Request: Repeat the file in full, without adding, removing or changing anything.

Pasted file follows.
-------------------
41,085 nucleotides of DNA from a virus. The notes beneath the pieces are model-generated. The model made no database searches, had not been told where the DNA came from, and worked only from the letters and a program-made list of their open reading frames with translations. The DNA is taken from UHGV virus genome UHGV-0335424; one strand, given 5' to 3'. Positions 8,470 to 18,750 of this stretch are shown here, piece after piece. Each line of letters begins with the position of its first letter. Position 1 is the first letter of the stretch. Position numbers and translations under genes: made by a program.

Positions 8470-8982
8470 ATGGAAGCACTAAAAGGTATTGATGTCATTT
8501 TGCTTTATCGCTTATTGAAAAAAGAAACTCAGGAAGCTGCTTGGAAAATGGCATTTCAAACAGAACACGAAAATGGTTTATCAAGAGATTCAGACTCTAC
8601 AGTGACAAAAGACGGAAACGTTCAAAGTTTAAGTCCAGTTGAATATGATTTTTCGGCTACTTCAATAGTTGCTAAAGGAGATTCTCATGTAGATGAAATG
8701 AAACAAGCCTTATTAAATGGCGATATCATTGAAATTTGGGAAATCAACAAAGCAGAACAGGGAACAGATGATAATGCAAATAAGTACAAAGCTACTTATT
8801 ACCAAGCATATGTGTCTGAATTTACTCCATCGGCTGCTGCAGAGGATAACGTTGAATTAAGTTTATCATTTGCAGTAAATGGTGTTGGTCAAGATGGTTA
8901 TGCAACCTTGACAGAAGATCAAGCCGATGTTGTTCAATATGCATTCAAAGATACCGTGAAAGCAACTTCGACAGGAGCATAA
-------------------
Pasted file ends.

41,085 nucleotides of DNA from a virus. The notes beneath the pieces are model-generated. The model made no database searches, had not been told where the DNA came from, and worked only from the letters and a program-made list of their open reading frames with translations. The DNA is taken from UHGV virus genome UHGV-0335424; one strand, given 5' to 3'. Positions 8,470 to 18,750 of this stretch are shown here, piece after piece. Each line of letters begins with the position of its first letter. Position 1 is the first letter of the stretch. Position numbers and translations under genes: made by a program.

Positions 8470-8982
8470 ATGGAAGCACTAAAAGGTATTGATGTCATTT
8501 TGCTTTATCGCTTATTGAAAAAAGAAACTCAGGAAGCTGCTTGGAAAATGGCATTTCAAACAGAACACGAAAATGGTTTATCAAGAGATTCAGACTCTAC
8601 AGTGACAAAAGACGGAAACGTTCAAAGTTTAAGTCCAGTTGAATATGATTTTTCGGCTACTTCAATAGTTGCTAAAGGAGATTCTCATGTAGATGAAATG
8701 AAACAAGCCTTATTAAATGGCGATATCATTGAAATTTGGGAAATCAACAAAGCAGAACAGGGAACAGATGATAATGCAAATAAGTACAAAGCTACTTATT
8801 ACCAAGCATATGTGTCTGAATTTACTCCATCGGCTGCTGCAGAGGATAACGTTGAATTAAGTTTATCATTTGCAGTAAATGGTGTTGGTCAAGATGGTTA
8901 TGCAACCTTGACAGAAGATCAAGCCGATGTTGTTCAATATGCATTCAAAGATACCGTGAAAGCAACTTCGACAGGAGCATAA